The prospect of Robert Fico as the new prime minister of Slovakia is a setback for Ukraine and Europe. But the ongoing power of Viktor Orban in Hungary is worse. True, Fico will do nothing to promote the Ukrainian cause and will call for 'peace' according to Russian demands. But will he be able to make a tiny and financially dependent Slovakia a game changer? Political analyst Peter Tkacenko from Bratislava doubts that Fico has enough power to become so disruptive. Here an abridged version of his article for the Kyiv Independent.
Robert Fico and Vladimir Putin, meeting in August 2016. Photo Kremlin
Robert Fico’s political party Direction – Social Democracy (Smer) has secured victory in the latest Slovak elections with 23% of the vote. Ex-Prime Minister Fico, who expressed dissatisfaction with his country’s support of neighboring Ukraine, has an open road to a third stint as the country’s prime minister. Yet, despite winning the elections on an openly anti-Ukrainian platform, little will change for Kyiv.
If Fico becomes prime minister, heading a likely euro-skeptic coalition, little will be done to change Slovak’s foreign policy, with the emphasis being placed on domestic issues and political opponents back home.
Since Russia launched its full-scale invasion of Ukraine, Slovakia emerged as one of Kyiv’s staunchest supporters. A country of 5.5 million people with a less-than-average economic output may not match the financial and military contributions of global or regional powerhouses like the U.S. and the U.K., but it is still undeniable that the nation has been punching above its weight.
Slovakia has offered refuge to nearly 200,000 Ukrainians, is an unflinching supporter of economic sanctions against Russia, and has made substantial military contributions in both practical and symbolic terms.
During the early stages of the war, when many countries hesitated due to the fear of “escalation,” Slovakia provided Ukraine with a vital S-300 air defense system. Subsequently, by donating its remaining MiG-29 supersonic fighter jets, Slovakia set a precedent for others to increase the supply of heavier weaponry to Ukraine.
However, the country’s strong pro-Ukrainian stance may soon see its end.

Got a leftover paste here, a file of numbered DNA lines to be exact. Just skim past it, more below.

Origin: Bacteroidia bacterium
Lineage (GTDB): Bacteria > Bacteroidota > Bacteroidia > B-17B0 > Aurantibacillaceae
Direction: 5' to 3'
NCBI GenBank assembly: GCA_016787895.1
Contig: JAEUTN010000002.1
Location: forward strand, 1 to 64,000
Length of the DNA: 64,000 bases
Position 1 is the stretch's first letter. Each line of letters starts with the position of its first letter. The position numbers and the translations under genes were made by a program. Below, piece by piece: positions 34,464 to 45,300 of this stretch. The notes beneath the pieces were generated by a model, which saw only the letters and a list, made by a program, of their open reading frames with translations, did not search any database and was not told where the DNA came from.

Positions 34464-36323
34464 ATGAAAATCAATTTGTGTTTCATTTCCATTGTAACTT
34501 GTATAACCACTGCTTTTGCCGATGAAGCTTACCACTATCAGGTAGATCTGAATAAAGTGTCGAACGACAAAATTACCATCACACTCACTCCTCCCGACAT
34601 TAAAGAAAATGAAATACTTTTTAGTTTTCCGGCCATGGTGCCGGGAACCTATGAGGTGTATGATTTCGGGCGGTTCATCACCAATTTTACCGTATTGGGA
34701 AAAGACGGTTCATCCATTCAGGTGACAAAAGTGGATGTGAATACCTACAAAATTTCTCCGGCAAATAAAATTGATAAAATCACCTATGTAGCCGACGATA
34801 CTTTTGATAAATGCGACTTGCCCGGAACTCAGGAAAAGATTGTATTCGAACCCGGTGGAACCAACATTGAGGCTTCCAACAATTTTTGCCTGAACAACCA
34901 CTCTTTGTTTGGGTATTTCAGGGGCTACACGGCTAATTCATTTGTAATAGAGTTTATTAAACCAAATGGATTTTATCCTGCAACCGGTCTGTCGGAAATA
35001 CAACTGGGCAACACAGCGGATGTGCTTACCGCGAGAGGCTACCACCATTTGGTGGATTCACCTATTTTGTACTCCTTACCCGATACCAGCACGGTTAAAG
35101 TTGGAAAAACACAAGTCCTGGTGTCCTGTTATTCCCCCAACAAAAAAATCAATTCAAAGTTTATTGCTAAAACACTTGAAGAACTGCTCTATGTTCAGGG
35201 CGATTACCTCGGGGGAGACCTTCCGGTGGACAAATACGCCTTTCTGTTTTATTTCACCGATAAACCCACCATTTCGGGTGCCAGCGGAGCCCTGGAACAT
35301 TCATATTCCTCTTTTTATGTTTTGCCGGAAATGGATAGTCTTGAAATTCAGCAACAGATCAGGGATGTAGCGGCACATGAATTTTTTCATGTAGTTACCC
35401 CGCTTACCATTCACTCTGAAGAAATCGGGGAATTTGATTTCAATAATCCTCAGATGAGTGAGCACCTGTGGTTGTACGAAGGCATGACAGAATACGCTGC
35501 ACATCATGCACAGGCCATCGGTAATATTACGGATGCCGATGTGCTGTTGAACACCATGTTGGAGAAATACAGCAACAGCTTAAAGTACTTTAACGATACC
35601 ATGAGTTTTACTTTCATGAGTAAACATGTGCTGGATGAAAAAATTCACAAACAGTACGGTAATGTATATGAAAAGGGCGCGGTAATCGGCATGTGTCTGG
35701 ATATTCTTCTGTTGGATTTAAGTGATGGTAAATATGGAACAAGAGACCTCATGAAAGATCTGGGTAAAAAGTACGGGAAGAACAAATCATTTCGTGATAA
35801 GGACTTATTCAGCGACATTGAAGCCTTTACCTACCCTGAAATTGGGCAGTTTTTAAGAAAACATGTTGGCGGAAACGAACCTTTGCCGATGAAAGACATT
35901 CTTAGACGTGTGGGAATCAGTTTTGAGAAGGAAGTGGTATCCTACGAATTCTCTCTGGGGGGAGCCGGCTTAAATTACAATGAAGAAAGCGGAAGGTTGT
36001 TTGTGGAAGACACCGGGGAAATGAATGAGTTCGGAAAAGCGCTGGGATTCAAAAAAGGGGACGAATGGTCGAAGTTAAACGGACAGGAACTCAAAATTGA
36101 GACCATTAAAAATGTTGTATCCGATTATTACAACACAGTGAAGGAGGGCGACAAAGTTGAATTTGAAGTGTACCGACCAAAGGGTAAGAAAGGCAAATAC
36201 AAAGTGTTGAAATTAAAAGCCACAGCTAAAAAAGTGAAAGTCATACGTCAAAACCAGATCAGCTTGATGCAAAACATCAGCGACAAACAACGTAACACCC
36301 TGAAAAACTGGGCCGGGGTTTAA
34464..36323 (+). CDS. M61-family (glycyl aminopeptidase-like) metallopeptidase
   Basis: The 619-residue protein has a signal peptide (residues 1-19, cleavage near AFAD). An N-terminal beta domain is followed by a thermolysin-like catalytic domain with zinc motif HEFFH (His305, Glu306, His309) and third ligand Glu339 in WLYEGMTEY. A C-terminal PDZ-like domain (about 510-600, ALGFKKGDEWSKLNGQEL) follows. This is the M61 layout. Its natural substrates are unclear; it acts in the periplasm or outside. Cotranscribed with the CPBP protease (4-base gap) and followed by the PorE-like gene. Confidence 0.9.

Real concerns but...
There are certain rather strong counterarguments that Fico will be able to change Slovak foreign alignments.
First, Slovakia has already provided Ukraine with most of its military materiel, which it could possibly spare.
Second, even if Smer leads the country, it will be either politically or financially reliant on both domestic and foreign partners.
Third, for all the talk Fico has about “ineffective” sanctions and his preference to return to business as usual, including reinstating Russia as a major gas and oil supplier, this will not be a matter of domestic decision and will be decided in Brussels, not in Bratislava.
Slovakia has diversified its sources of gas and will likely do the same for oil, and any significant changes in these areas would necessitate agreement with European partners. Similar considerations apply to the import of grain. While Slovakia was one of the countries to prolong the ban on the import of Ukrainian wheat without EU consent, a common solution to overcome this obstacle is already in the works.
Soviet troops crushing the political spring in 1968.
Disruptive or pragmatic?
Nine days before the election, Kyiv and Bratislava agreed on a licensing system to replace the unilateral agricultural ban. The main question thus is: will Fico be willing to take part in these solutions, or will he disrupt them?
Throughout Fico’s career, we have seen tens of such compromises, not least the one when he personally helped to reverse gas flow from Slovakia to Ukraine in 2014 after Russia occupied Ukraine’s coal-rich parts of Donetsk and Luhansk oblasts.
Fico is a domestic political powermonger rather than a cultural campaigner like Hungarian Prime Minister Viktor Orban, with whom he is often compared. Does he wish to settle the score with his domestic opponents? Sure, he does. Is he willing to stretch himself to harm Ukraine against the Western consensus? Most likely not.
All of the above means that in case Fico’s Smer actually forms a government, he will have a lot to do domestically and not much political capital to spare on anti-Ukrainian affairs.
True, he will do absolutely nothing to promote the Ukrainian cause, will continue to talk about Ukraine in the most despicable terms, and call for “peace,” by which he means to succumb to Russian demands. But will he have the power and will to exert himself and to make a tiny and financially dependent Slovakia a game changer for Ukraine’s struggle to maintain its independence and regain occupied territories?
Not so much.
About the author
Peter Tkacenko is a Slovak political commentator. He studied political science in Banská Bystrica and worked as a journalist for various Slovak media since 2007. Since 2017, he has been a columnist for SME daily newspaper.
The full article was published by the Kyiv Independent. Here the original, not abridged, version of his analysis for the Kyiv Independent.